Holy books contain so much violence because they were written by primitive peoples in primitive times in which violence was a routine aspect of life and an accepted means of realizing power and justice. The attitudes of their authors is thus reflected in their writings.
Insofar as these scriptures can be used to support the use of violence in the cause of religion, they do contribute to religious violence. Because people revere the texts, they often regard them as an authority uncritically, and thus follow leaders who purport to find justification in their holy texts for whatever violence they wish to promote. Or people who wish to resort to violence themselves will find whatever support they can in their holy texts, believing that will justify them. The world would certainly be a better place if everyone approached their holy texts more critically and questioned their authority or the authority of those who claim to interpret them, and placed compassion before anger when deciding what is right.
The world would also be a better place if such scriptures had actually been enlightened to begin with. Had they been inspired by a wise and compassionate deity, they would contain clear and consistent denunciations of religious and other unjust violence, and would anticipate and thus speak to those who would use these texts to justify violence, explaining what they are doing wrong and what they should do instead. That holy books never do this is among the many evidences naturalists find that such texts were authored by ignorant and fallible men and are not in fact holy at all.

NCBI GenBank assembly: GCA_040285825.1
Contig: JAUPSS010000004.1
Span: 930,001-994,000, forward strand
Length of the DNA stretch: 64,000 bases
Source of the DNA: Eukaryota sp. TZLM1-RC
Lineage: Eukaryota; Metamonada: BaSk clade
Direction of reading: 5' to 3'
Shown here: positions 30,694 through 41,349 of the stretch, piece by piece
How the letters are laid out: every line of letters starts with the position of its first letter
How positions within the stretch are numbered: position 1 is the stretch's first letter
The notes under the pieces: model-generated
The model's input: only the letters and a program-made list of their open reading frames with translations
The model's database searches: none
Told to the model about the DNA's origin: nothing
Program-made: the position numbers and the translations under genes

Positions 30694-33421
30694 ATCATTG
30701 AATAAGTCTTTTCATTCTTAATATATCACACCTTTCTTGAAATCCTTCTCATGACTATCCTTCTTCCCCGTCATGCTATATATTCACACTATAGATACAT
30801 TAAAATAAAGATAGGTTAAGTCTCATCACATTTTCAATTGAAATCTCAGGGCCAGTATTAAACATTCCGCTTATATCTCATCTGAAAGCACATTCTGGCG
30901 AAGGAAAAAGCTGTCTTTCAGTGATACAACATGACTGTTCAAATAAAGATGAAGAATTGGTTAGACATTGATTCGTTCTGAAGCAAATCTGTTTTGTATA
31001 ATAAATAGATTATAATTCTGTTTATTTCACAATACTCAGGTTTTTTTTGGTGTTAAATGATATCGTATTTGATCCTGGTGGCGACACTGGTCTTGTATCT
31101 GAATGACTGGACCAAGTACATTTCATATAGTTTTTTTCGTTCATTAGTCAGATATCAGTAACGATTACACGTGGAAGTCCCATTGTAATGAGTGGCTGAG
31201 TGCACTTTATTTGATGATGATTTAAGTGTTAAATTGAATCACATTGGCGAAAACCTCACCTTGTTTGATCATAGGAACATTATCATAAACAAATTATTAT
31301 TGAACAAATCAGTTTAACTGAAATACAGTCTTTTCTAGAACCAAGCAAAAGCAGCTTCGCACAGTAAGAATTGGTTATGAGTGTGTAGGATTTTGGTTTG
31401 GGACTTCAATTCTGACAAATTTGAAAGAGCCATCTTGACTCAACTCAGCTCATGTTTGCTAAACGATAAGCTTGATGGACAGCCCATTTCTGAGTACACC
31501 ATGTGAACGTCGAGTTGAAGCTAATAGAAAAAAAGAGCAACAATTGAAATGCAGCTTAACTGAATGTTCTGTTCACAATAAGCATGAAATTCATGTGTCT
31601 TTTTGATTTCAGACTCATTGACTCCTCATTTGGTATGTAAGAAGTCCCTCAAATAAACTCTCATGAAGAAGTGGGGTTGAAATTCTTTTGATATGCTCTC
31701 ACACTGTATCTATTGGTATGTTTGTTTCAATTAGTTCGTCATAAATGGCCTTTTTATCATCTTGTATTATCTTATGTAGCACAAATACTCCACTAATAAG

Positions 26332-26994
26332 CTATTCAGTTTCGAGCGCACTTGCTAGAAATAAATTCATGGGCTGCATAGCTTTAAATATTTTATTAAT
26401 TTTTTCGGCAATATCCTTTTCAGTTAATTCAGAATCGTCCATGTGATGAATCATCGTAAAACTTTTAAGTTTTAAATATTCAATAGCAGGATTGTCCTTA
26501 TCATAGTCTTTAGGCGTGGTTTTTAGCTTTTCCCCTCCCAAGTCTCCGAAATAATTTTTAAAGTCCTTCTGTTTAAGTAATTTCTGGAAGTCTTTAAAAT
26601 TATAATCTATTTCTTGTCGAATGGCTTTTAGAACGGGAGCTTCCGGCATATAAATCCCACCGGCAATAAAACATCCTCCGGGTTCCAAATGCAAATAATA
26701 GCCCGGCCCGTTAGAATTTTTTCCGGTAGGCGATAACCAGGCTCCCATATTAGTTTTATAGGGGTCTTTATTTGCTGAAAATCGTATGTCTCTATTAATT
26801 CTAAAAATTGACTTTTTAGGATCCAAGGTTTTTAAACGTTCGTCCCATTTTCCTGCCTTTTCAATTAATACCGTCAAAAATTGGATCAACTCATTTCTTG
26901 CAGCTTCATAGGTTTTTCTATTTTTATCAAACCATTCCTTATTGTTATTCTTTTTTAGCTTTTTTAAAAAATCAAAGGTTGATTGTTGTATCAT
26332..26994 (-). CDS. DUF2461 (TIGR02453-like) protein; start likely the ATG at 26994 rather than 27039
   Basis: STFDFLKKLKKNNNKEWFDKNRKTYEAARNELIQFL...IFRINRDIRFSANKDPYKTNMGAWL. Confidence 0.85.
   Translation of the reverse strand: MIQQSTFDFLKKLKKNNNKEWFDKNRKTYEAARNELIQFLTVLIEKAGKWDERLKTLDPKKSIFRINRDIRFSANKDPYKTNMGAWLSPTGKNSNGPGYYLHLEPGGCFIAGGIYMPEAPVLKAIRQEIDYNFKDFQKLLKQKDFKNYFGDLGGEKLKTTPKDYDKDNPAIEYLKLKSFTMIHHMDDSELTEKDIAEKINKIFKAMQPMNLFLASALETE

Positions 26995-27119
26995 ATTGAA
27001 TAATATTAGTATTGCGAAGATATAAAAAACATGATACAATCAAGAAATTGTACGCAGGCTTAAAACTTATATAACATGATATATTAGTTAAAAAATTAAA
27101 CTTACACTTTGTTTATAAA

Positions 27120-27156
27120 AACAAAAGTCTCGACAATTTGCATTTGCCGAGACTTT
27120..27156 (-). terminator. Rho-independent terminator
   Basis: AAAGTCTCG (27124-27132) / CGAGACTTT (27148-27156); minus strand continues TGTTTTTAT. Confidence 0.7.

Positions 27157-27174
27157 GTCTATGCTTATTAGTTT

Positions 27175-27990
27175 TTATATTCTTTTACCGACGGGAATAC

The worst thing these books do is portray God as condemning unbelievers to cruel and hideous eternal torments. If God thinks unbelievers are fit for eternal misery and degradation, the believer can have no reason to think any more highly of unbelievers (since they cannot imagine themselves being more compassionate than their own God). This nourishes an attitude in which the believer concludes it is morally acceptable to kill or torture or abuse unbelievers, or dehumanize them or treat them inequitably. For God thinks unbelievers are so despicable as to deserve such terrible things, it must be okay with his subjects to think the same. Naturalists conclude that better-written holy books would have condemned such a notion of hell as barbaric and immoral. That instead holy texts support such hells as supremely moral and just is to naturalists another sign of the barbarism and ignorance of their authors.